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BizReport : Ecommerce : November 29, 2019


Why merchants need to look outside the data box

By 2023, Forrester is predicting that about 60% of retail sales will be at least influenced by digital - social media, ads, video content. This means the digital space, and the data accumulated there, will become even more important as the days tick by. But it isn't just standard data collected by searches or links clicked that will be important. Here's why.

by Kristina Knight

The key to customer satisfaction is shown to be experience. But research has also spotlighted the public's general distrust in where and how online data is collected, stored, and then used. Which is why one expert believes brands need to be looking outside the box when it comes to customer data.

"Traditional analytics give you a restricted view of customer behavior, and only provide a small piece of the customer intelligence puzzle. Knowing how many people entered your site and where they dropped off is important, yes, but what's more important is learning what caused them to bounce in the first place," said Jonathan Cherki, CEO, Contentsquare. "The ability to understand what your customers are trying to achieve, how they want to go about achieving it, and what gets in their way, is the cornerstone of customer-centricity. Metrics such as attractiveness rate, hesitation time, engagement rate and conversion rate per click (to name a few) allow teams to really capture the nuances of digital customer behavior, and adapt their CX to visitor intent and context. This critical layer of understanding also helps brands unlock more sophisticated levels of personalization, and to tailor journeys and experiences to their unique audience's goals."

One way to look outside the data box is to look at each consumer as an individual rather than part of a larger demographic, according to Cherki, and that is best done through segmentation.

"The key to ensuring customer happiness is to optimize for... the customer. And as we know, one customer doesn't equal one way of browsing or one way of shopping. Customer behavior fluctuates according to intent and circumstances, and so an effective commerce strategy requires tremendous customer agility," said Cherki. "Segmenting by intent, for example, helps brands deliver a relevant experience that matches the needs of a customer in that unique moment. If a customer is looking for a gift for someone, you will want to create an intuitive gift guide experience that is easy to navigate, and leads them to the right products. If a customer knows what they're searching for, you'll want to make sure you offer a quick path to product, relevant suggestions and a shortcut to checkout. In either case, it's about putting yourself in the customer's shoes and understanding what experience will create the greater value."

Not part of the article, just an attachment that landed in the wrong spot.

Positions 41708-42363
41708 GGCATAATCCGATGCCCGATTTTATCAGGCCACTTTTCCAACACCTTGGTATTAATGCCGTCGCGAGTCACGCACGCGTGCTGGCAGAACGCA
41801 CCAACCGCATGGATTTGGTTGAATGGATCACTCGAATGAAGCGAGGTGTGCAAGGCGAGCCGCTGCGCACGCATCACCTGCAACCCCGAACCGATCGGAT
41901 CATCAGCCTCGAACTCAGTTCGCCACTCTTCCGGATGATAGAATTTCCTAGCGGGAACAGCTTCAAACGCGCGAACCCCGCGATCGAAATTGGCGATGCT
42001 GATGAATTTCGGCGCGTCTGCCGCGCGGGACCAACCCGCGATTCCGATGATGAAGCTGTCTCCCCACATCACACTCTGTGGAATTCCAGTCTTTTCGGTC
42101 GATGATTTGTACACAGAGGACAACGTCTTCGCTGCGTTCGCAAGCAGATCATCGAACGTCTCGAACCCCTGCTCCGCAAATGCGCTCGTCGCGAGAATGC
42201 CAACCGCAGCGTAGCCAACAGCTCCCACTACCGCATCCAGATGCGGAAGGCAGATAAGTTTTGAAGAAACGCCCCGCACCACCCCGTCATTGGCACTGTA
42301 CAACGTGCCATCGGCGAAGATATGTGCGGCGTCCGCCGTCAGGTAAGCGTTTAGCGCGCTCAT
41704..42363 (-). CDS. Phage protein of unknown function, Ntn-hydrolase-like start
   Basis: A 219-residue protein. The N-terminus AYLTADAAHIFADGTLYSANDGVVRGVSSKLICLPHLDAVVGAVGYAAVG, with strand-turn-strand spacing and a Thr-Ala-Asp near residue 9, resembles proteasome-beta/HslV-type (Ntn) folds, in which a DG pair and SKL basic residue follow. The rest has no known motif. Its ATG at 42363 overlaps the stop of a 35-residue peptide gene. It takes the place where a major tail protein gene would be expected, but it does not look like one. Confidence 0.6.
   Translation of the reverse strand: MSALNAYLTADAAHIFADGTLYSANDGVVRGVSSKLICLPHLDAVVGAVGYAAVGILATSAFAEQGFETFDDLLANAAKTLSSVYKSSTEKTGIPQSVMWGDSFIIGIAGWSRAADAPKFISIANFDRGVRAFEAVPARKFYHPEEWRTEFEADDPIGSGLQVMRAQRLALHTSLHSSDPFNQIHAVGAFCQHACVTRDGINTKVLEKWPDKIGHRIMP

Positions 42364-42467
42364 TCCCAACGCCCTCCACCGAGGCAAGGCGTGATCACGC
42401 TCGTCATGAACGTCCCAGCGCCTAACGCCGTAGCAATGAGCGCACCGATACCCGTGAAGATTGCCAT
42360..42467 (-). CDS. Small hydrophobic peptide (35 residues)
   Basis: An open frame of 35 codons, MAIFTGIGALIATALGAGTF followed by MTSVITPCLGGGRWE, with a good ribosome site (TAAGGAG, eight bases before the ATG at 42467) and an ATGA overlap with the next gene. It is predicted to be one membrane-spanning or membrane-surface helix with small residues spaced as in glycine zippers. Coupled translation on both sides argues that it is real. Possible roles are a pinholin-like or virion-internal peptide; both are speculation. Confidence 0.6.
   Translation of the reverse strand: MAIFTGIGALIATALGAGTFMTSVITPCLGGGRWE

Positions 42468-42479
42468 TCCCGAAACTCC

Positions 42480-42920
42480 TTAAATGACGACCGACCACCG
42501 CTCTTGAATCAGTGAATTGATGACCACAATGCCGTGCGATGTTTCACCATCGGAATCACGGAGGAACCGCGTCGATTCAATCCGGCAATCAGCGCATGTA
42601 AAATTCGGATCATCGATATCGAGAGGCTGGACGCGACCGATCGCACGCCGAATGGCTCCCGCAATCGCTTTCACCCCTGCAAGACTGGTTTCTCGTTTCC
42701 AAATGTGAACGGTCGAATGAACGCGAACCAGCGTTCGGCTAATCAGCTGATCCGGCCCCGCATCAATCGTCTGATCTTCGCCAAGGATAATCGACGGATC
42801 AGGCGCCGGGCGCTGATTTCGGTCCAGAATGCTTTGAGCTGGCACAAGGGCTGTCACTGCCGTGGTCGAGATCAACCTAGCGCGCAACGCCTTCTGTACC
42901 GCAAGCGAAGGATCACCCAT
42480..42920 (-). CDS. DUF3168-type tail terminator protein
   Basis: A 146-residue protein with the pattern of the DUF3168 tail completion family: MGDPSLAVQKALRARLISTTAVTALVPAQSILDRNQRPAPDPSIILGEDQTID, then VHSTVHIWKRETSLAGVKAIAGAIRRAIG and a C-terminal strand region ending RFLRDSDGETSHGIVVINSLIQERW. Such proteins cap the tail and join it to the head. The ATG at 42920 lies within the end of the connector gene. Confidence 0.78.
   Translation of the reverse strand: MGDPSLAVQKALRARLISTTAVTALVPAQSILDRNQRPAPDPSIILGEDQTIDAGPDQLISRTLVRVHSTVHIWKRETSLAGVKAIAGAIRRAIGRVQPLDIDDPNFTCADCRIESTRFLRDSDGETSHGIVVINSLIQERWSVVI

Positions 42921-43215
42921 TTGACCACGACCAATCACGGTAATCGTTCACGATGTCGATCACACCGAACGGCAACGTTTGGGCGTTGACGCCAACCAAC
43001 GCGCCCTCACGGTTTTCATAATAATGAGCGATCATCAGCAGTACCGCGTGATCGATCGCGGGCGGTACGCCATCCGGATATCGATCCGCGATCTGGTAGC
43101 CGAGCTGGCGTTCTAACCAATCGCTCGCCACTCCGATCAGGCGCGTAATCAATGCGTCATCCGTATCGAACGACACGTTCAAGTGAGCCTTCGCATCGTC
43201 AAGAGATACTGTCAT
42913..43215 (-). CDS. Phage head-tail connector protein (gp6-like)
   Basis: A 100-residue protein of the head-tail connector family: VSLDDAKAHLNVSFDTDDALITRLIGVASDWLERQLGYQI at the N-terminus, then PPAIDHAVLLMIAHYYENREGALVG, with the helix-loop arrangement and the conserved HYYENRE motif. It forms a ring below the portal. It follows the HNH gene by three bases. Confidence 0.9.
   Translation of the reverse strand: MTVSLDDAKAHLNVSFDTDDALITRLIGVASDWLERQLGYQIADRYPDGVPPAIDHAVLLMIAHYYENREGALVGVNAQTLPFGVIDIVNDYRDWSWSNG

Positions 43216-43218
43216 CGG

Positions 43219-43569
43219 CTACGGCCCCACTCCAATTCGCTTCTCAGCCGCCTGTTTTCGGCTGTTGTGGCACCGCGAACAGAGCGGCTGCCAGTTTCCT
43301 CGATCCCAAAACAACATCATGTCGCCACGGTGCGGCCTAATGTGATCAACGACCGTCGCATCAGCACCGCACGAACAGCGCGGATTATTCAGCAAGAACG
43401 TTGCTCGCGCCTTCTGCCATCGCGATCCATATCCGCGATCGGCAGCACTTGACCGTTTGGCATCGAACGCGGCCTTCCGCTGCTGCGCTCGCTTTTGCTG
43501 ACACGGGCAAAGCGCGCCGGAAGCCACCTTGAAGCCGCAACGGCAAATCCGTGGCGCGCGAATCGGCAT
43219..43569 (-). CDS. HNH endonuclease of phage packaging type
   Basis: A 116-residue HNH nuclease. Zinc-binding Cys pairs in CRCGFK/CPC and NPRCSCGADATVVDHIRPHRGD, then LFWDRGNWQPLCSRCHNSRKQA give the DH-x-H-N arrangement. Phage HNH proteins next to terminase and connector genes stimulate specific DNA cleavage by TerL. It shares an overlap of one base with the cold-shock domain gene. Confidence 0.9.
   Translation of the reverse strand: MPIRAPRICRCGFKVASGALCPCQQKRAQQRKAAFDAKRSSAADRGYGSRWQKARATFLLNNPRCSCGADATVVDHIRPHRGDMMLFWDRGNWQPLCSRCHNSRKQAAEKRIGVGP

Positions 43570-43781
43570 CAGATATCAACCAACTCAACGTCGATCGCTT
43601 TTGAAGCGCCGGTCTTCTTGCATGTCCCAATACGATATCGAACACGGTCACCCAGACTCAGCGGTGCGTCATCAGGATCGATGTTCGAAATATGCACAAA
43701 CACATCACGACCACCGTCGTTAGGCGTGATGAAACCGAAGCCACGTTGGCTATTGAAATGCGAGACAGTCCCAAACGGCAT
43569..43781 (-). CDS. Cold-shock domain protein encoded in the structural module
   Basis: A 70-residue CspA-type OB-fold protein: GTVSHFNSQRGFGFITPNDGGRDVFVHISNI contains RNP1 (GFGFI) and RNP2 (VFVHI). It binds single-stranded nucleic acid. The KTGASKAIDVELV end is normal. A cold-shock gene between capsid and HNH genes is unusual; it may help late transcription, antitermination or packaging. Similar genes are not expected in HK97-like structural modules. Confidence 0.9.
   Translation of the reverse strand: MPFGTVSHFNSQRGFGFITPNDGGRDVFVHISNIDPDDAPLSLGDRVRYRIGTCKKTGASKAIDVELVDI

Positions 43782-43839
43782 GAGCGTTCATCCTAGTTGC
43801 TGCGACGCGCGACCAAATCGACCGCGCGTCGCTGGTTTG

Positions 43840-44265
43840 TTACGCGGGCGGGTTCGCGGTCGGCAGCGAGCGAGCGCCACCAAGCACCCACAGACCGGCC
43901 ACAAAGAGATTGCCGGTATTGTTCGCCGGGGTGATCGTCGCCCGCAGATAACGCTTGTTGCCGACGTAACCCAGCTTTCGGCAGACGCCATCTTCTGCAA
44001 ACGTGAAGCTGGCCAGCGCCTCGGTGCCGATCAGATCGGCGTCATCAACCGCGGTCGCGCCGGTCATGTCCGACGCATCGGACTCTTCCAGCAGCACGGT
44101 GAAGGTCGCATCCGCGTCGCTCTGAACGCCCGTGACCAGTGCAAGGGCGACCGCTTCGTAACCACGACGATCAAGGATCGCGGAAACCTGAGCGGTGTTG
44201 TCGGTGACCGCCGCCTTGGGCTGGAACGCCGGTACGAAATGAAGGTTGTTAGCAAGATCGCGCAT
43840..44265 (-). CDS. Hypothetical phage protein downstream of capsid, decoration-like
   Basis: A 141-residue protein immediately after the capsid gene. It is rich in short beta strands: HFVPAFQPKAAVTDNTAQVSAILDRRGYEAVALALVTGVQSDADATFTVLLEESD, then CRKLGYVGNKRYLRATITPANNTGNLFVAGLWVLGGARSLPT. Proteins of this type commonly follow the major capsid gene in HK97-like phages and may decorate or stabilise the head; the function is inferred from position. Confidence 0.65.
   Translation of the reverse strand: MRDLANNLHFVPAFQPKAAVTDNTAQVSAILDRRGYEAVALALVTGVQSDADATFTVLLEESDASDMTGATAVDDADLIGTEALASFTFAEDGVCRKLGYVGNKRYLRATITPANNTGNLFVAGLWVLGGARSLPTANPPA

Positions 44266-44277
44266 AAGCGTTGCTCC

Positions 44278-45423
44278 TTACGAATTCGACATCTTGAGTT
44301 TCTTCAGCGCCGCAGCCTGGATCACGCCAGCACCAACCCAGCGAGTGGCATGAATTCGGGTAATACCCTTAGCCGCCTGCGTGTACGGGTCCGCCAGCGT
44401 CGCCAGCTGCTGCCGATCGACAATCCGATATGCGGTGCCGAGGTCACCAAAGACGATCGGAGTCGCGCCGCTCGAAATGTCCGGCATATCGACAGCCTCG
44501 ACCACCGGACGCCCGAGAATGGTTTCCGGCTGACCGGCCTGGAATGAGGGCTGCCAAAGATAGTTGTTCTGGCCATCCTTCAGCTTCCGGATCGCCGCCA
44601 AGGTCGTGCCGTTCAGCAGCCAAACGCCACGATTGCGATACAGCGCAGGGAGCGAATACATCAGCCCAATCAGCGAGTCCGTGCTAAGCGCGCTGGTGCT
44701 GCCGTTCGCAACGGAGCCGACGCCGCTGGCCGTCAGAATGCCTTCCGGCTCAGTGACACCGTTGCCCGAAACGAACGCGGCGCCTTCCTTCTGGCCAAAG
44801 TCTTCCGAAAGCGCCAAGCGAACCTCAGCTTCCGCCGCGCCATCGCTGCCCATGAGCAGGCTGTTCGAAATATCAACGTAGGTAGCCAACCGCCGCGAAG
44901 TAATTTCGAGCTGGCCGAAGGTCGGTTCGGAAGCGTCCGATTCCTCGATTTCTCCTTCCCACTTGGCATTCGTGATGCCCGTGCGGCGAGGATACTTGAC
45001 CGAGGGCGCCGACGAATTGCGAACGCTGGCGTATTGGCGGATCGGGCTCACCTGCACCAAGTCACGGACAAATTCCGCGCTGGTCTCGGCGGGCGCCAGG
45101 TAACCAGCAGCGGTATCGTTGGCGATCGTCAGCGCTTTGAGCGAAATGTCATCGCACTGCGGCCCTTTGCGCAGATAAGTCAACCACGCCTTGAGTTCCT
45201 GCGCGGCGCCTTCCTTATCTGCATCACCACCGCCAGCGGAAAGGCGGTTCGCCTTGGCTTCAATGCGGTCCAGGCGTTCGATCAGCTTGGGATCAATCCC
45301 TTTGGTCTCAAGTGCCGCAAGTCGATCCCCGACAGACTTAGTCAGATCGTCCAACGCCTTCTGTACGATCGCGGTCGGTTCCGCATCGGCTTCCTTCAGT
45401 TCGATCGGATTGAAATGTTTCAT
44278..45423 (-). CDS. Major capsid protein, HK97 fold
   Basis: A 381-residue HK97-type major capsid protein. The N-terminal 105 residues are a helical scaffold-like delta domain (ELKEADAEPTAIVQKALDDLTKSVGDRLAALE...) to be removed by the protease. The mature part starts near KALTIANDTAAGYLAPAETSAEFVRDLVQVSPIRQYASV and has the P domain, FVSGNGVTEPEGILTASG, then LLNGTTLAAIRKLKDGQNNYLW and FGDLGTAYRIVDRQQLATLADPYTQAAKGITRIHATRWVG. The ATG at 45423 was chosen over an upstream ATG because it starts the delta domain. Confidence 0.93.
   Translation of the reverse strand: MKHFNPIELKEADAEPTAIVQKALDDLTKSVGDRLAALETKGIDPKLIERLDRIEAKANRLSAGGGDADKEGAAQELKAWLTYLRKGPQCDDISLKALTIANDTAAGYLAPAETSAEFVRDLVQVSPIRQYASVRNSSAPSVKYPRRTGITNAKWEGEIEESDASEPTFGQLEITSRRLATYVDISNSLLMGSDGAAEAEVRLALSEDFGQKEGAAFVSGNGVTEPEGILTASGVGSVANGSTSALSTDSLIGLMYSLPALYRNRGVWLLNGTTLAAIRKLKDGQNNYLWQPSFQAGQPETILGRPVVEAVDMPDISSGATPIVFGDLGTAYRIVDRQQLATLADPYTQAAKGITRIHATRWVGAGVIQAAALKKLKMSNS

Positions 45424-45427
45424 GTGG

In addition to segmentation, Cherki is a proponent of brands developing a more omni-channel strategy. Because while consumers might search first via a desktop, they are also using mobile devices in-stores, checking out what their friends say about products on social media and look to sites like YouTube for reviews and product unboxing. This means that merchants need to be offering content to these disparate channels.

"Over half of in-store sales are influenced by digital, and many a digital purchase has an offline component -- think in-store pick-up, cross-channel gift cards, returns, etc. Catering to customers' omnichannel preferences means coming up with an integrated customer experience -- one that rolls out personalization across channels and allows shoppers to pick up where they left off when they switch channel (or even device). The holiday shopping momentum keeps on going long after Black Friday and Cyber Monday are over, and many gift-giving journeys will happen over time and across channels -- sustaining that connection with shoppers and making sure the experience remains relevant and seamless from beginning to end is key," said Cherki.

His first tip? Leverage advanced behavior metrics to fix customer service issues before they become a problem, and then continuing to monitor customer interactions through the brand's website, apps, and even social media.

"Better still, with AI they can be alerted to off-trend behaviors, helping them to recover lost revenue faster. But more importantly, this type of customer intelligence can underpin a bold, innovative approach to omnichannel experience design. With CX the key differentiator for brands today, coming up with unique ways to deliver the seamlessness every consumer expects is extremely important," said Cherki.






Tags: Contentsquare, ecommerce, ecommerce strategy, ecommerce trends, M:Commerce trends, mobile commerce, mobile marketing








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